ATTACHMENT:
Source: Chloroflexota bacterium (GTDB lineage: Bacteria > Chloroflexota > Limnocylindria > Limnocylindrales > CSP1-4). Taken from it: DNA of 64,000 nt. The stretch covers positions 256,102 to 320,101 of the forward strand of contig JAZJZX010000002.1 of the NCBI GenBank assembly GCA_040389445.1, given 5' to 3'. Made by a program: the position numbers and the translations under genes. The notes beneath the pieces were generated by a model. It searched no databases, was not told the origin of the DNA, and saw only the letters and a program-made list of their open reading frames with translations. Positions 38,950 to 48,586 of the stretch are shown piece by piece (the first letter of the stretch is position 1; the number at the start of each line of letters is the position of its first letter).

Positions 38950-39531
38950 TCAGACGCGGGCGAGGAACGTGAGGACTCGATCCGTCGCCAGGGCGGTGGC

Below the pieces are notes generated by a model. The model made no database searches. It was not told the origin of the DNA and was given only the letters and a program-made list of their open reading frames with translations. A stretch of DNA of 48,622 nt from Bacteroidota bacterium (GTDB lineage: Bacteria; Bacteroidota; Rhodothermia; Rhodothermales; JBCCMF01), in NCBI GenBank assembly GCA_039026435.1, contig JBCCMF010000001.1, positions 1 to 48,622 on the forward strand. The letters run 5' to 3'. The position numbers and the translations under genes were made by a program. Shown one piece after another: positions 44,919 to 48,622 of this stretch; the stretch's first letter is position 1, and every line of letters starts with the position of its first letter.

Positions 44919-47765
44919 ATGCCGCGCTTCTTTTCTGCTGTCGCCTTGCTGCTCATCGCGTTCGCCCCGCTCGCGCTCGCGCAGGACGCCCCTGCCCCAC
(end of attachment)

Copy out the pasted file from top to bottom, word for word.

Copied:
Source: Chloroflexota bacterium (GTDB lineage: Bacteria > Chloroflexota > Limnocylindria > Limnocylindrales > CSP1-4). Taken from it: DNA of 64,000 nt. The stretch covers positions 256,102 to 320,101 of the forward strand of contig JAZJZX010000002.1 of the NCBI GenBank assembly GCA_040389445.1, given 5' to 3'. Made by a program: the position numbers and the translations under genes. The notes beneath the pieces were generated by a model. It searched no databases, was not told the origin of the DNA, and saw only the letters and a program-made list of their open reading frames with translations. Positions 38,950 to 48,586 of the stretch are shown piece by piece (the first letter of the stretch is position 1; the number at the start of each line of letters is the position of its first letter).

Positions 38950-39531
38950 TCAGACGCGGGCGAGGAACGTGAGGACTCGATCCGTCGCCAGGGCGGTGGC

Below the pieces are notes generated by a model. The model made no database searches. It was not told the origin of the DNA and was given only the letters and a program-made list of their open reading frames with translations. A stretch of DNA of 48,622 nt from Bacteroidota bacterium (GTDB lineage: Bacteria; Bacteroidota; Rhodothermia; Rhodothermales; JBCCMF01), in NCBI GenBank assembly GCA_039026435.1, contig JBCCMF010000001.1, positions 1 to 48,622 on the forward strand. The letters run 5' to 3'. The position numbers and the translations under genes were made by a program. Shown one piece after another: positions 44,919 to 48,622 of this stretch; the stretch's first letter is position 1, and every line of letters starts with the position of its first letter.

Positions 44919-47765
44919 ATGCCGCGCTTCTTTTCTGCTGTCGCCTTGCTGCTCATCGCGTTCGCCCCGCTCGCGCTCGCGCAGGACGCCCCTGCCCCAC